This is most people. I met two different truckers who decided that it was simply more sensible to stay in homeless encampments and shelters than it was to rent an apartment. These were both guys in their 50’s, never married, and didn’t have kids.
Whichever city they were in, they just found the homeless shelters and tried to get in there first for the night. Truckers make decent money. Certainly enough to not need this. It’s not the path I would take, but I get it.
To me, this was a true minimalist lifestyle and is something that has always stuck with me.
4) Most of us are one paycheck away from disaster
I witnessed some tragic scenes at the homeless shelter. I saw more than one guy come in there who got laid off just a few weeks earlier. He couldn’t make the rent, had no savings, and so they evicted him. Reality is both fair and cruel.
This is one of those experiences that is far better to learn vicariously. You don’t need to learn EVERYTHING the hard way. You won’t survive long enough to reap the benefits of the lessons if you do.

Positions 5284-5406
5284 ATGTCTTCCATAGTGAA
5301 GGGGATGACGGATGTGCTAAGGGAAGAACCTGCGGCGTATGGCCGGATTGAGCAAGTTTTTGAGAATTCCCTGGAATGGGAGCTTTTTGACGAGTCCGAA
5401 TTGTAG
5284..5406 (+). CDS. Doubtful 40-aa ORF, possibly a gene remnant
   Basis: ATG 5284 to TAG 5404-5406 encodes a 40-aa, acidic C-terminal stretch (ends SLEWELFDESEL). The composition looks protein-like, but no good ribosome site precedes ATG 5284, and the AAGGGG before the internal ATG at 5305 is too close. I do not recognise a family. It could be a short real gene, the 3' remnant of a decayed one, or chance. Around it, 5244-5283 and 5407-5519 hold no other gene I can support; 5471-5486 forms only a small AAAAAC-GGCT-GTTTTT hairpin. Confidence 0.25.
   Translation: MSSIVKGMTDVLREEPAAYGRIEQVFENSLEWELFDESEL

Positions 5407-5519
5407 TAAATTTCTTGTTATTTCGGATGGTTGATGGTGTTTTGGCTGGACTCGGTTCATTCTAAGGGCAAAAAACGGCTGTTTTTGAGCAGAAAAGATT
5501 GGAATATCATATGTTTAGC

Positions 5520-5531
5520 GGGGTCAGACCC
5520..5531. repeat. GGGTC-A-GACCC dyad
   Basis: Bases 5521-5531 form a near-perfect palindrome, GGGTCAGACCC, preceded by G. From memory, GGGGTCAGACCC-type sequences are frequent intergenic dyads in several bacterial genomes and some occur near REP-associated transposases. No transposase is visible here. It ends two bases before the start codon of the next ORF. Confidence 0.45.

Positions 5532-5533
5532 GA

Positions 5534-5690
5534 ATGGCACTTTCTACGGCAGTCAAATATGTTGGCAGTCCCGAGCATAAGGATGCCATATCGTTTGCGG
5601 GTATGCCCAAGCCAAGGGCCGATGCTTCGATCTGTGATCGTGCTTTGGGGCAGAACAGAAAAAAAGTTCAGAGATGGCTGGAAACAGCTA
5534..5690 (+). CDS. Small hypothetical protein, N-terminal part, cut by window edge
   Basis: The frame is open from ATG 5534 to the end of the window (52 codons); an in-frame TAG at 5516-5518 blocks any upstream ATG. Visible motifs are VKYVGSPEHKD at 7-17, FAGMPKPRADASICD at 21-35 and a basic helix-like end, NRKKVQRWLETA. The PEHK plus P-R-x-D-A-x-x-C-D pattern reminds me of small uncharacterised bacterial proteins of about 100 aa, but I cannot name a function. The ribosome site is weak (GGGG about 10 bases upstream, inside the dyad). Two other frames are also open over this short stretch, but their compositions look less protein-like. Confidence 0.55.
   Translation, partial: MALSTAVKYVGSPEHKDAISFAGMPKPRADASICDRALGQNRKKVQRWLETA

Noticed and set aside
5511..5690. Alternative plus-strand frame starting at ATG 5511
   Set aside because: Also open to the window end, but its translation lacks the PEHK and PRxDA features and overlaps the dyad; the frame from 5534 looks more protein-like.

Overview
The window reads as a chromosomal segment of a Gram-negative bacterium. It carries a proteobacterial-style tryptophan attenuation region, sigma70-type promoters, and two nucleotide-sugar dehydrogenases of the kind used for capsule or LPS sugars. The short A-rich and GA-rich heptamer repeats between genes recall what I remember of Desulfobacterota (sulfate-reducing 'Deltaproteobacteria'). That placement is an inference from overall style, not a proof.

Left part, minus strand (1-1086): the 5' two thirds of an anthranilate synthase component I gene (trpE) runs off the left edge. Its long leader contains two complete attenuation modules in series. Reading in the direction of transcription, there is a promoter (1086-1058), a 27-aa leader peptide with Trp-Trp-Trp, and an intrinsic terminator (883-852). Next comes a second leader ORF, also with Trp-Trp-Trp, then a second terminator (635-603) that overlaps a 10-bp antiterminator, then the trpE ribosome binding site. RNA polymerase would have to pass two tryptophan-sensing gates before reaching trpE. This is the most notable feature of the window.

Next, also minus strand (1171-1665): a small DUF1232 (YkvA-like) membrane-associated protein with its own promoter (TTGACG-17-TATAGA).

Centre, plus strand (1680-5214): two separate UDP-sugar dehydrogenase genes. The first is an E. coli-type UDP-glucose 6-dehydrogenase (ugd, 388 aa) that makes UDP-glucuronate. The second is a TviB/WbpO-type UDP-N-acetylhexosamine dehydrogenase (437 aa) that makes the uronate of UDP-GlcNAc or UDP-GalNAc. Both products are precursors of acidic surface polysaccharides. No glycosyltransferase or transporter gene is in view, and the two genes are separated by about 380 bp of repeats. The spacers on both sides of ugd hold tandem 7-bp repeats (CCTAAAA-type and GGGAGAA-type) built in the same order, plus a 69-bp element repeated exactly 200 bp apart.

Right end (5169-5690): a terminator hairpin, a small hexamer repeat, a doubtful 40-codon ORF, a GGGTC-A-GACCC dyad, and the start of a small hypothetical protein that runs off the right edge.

There are several stats about how most Americans don’t have anything saved. Some people doubt that the majority of Americans have less than $1000 saved, but I’ve seen this happen too many times to doubt it. Even if a person has $10,000 saved, how long would last in a place like San Francisco or New York?
I’m inclined to believe they’re true. If you don’t have anything saved, work on building value and income streams because being homeless is no way to live.
5) Some people wait for things to get better—others force the issue
There were two 18-year-old kids in the homeless shelter for about 3 weeks while I was there. I got to know them and learn their story.
They weren’t thrown out of their house or anything. They were from a small town in backwoods West Virginia with zero opportunity. They decided to leave and figure out how to make it work up here in Pittsburgh (where I live, about an hour away from the two.)
In 3 weeks, they went from nothing to having jobs, being enrolled at community college, and getting an apartment.
Most people would have waited and made excuses. These two dudes took their life into their own hands and made things work for them. If they had that type of grit and courage at 18, I’m sure they’re doing alright.
So, to recap, the five lessons I learned from working with homeless people are:
- Time waits for no one
- Don’t be unlikable
- There’s a difference between minimalism and poverty
- Most of us are one paycheck away from disaster
- Change your life instead of waiting for it to change
I learned from the homeless so you don’t have to. The rest is up to you.